Click on the photo for a full screen view.

10 Day Sichuan Mountains Tour

So many people ask me to put together a custom private tour to more remote areas of China rather than just the large cities.  Most of the requests come from people who have been to China in the past.  The mountains of Sichuan province mostly inhabited by Tibetans is one of my favorite areas.  Fresh mountain air, flowers, birds, small quaint villages and friendly people make up this area including some wonderful Monasteries that you can visit.  One has curved peaks on it with 24 ct. gold that shines in the sun for miles around.  If you want to stay with a family, there are family guest houses to experience real Tibetan hospitality.   There are some national parks, Pandas, Hot Springs and many other sights to enjoy in this area.  I call it the Danba Loop also known as the Tea Horse Road. In the old days, tea which was more valuable than gold was transported by horses and on the backs of porters through the mountains to Tibet. History, beauty, fresh air and culture is all part of this 10 day tour that can be fit into any other tours or as an extension to other tours.  My 25 years of experience in China will insure a great tour to your special interests.
                         Click on the photos for a full screen view!

Taking a Taxi in China

You would think taking a taxi one would not have any difficulties except perhaps language.  Language is one problem as 99% of taxi drivers do not speak English.  When you wish to go some place, write down where you want to go in English and have someone in the hotel write it in Chinese to hand to the taxi driver.  A taxi taken from the hotel will usually be very honest and run the meter.  After you obtain your luggage at the airport you will leave through some doors to a waiting crowd of people….some of which may be people asking you if you want a taxi.  DO NOT go with them.  They charge whatever they can get and are usually private cars who do not wait in the taxi line and are illegal.   On the street when wanting a taxi you put your arm up and wave your hand up and down as if to wave goodbye.  Do not put a single index finger pointing up.   Most taxi drivers only know an area within 3 miles of where you are and do not like to go outside this area since they also can make more money on short hauls rather than long distance into areas that they are not familiar with and may have to stop on the street and ask people for directions. Taxis on the street do not like to go to the airport as they must sit in line for sometimes hours to get a fare.  Taxis are compact cars mostly Volkswagons holding three people at the most and limited space for luggage.  If you have more than three people you will need to take two taxis.   Taxi drivers make a very good income and it is not necessary to tip them other than to round off the meter to the next higher yuan if less than 1 yuan. Example:  5.20 yuan fare you should give them 6 yuan.  Coming from the airport there is a  toll fee which will be added to the meter fare.   For more information on China infrastructure differences contact us at    interlak@eskimo.com    My name is Dave and have traveled China for 25 years throughout the country.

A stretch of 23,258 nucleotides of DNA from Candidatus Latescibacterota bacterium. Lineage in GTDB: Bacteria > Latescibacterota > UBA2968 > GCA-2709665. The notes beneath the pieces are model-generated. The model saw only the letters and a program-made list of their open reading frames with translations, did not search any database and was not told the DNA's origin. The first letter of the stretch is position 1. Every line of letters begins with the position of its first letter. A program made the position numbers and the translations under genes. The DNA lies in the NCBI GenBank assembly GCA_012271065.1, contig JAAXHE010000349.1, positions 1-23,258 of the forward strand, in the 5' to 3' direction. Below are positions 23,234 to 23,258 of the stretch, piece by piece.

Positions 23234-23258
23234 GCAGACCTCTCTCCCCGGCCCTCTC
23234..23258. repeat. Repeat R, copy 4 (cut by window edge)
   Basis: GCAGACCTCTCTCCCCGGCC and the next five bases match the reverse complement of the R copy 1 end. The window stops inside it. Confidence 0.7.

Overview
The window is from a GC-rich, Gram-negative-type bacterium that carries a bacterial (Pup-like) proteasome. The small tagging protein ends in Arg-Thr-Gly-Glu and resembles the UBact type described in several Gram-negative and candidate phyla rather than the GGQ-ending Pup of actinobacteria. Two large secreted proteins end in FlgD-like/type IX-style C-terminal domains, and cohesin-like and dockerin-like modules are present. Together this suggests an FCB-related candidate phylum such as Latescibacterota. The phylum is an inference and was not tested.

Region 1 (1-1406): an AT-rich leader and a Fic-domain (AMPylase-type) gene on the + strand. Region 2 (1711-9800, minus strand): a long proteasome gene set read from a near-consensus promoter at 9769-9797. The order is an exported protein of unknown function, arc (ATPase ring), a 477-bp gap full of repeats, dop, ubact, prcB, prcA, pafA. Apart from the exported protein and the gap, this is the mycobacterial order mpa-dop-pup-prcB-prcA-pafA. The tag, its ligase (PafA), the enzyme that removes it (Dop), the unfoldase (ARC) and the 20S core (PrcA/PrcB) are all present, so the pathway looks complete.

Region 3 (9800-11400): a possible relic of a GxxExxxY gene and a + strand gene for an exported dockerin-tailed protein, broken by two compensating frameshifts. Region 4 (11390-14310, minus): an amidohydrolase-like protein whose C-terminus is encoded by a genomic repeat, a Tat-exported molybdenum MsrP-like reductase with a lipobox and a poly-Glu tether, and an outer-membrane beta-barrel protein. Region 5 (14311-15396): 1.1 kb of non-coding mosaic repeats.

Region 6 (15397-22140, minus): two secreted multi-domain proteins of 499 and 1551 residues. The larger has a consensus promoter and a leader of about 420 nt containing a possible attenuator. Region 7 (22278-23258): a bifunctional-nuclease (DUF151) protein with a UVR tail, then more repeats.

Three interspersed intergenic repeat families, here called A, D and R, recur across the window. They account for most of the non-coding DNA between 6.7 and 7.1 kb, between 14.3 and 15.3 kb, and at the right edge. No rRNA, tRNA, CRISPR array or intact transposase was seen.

Attending a Tibetan Wedding

In my years of travel in China I never get use to the fact that we are often invited to attend wedding receptions in the countryside.  Here you see a Tibetan Wedding couple celebrating their wedding reception.  Just walking down the street I have often have been invited to come in and attend the reception including a great meal.  I think it must be an honor to have a foreigner at their celebrations.  Do not expect this in large cities however where foreigners are common.  It has happened in mostly remote countryside villages and towns.  In one village I and a friend were invited off the street to attend the celebration. A few spoke English and wanted to sit with us.  They asked about weddings in the U.S. and I was giving them examples of what we do and many were interested until I mentioned that we can kiss the bride too.  They all laughed and said that the men would all take me and throw me out in the street if I did such a thing there.  In China a couple is not considered married UNTIL the banquet reception is held.  Couples must save up money to have the banquet as it is expensive; however it is also the custom for people to give money in a red or gold envelope rather than presents.  So the cost is not so great then.  The closer one is to the couple or family the more money is expected.  One young lady told me she must give half of her monthly salary to the couple since she was a worker with the new wife.   Customs are always interesting and in China you can often be invited to observe and participate in local celebrations of many kinds. Click on photo for full screen view!